What does Black Friday discounting say about your service business

I’ve had a lot of emails this week advertising Black Friday deals from all sorts of companies. And while for retailers this has become the norm, in fact the ones who don’t discount stand out, what has surprised me is the number of B2B companies and service businesses that have also been advertising discounts on their services to new clients. It got me wondering how their current customers feel.
I think we all accept that you’re occasionally going to see something you paid full price for in a shop or online advertised cheaper later in the season or in an end of the season sale. And we’ve probably made the choice either to buy it at full price and enjoy it for the maximum amount of time, or we’ve decided to take the risk it will sell out, or not end up in the sale at all knowing that this means we might miss out on owning it at all.
But how would you fell if it was a service that you pay for regularly from one of your suppliers? Whether it be a monthly , quarterly or annual service. If that gets advertised as 25% off for new customers for first month, 6 months or even in one case I’ve seen this week, a year. If I had agreed a contract with that company last week (or actually at any time) I’d be feeling a little cross today. It would also make me question the value of the contract I have with them. Will the person paying 25% less get 25% less value? That’s not what the advert says (and yes we’re into a real scenario here, although fortunately I’m not their customer, one of my clients is) . I would feel that I was in effect paying a premium for a service I should be getting for a lot less money.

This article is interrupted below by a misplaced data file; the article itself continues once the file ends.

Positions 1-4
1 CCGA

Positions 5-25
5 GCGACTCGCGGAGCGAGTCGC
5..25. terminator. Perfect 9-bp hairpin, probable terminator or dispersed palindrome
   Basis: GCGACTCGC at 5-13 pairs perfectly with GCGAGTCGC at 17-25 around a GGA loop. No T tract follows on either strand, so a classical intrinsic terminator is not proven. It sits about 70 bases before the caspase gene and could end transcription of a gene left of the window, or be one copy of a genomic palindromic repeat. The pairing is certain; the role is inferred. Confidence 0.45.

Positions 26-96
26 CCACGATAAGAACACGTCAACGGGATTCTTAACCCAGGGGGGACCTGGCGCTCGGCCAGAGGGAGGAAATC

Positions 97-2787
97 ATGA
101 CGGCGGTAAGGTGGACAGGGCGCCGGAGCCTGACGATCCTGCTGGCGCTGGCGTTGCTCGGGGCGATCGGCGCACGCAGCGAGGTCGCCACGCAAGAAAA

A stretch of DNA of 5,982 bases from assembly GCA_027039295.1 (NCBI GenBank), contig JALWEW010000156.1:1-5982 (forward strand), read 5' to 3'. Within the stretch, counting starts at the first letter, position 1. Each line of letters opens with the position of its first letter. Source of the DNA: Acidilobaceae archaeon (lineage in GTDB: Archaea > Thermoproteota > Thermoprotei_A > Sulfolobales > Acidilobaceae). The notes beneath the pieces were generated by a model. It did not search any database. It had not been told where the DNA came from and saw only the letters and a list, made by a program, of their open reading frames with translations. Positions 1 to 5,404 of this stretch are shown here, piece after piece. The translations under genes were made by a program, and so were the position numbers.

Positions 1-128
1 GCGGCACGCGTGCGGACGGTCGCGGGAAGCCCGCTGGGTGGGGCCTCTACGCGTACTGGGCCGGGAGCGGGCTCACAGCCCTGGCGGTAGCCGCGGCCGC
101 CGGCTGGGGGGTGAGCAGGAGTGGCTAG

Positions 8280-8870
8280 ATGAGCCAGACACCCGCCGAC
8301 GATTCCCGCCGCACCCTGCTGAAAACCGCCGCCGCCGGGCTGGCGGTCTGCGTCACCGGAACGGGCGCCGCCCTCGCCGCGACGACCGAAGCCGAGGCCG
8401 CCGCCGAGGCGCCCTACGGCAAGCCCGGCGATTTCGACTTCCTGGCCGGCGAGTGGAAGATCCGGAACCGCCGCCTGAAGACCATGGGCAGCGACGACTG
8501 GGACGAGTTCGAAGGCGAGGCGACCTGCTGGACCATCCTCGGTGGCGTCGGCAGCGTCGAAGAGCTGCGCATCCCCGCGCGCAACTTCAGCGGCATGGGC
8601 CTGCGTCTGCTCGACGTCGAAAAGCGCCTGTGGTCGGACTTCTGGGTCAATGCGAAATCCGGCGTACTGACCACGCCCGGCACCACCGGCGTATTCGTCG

That’s not a good feeling for a customer to have . And in the longer term how are those feelings going to damage the relationship between the customer and the supplier? Has the supplier even recognised that they might have clients feeling this way? If they had been in touch with all their current customers and said “we’re adding x extra service onto your contract for free, for x period of time” perhaps that would go some way to compensating them. Or if they included a discount on the next invoice would again show some empathy to their customers position and provide some form of compensation. Or perhaps the offer of a month free at the end of the contract might suggest a recognition of the value of their current customers and businesses they work with. I would hope that at least they have been in touch with all their customers to touch base and get a feeling for any upset they may have caused.
Standard research says that it takes 5 times as much to gain a new client as to retain an existing one. So how much will discounting your prices have actually cost your service business?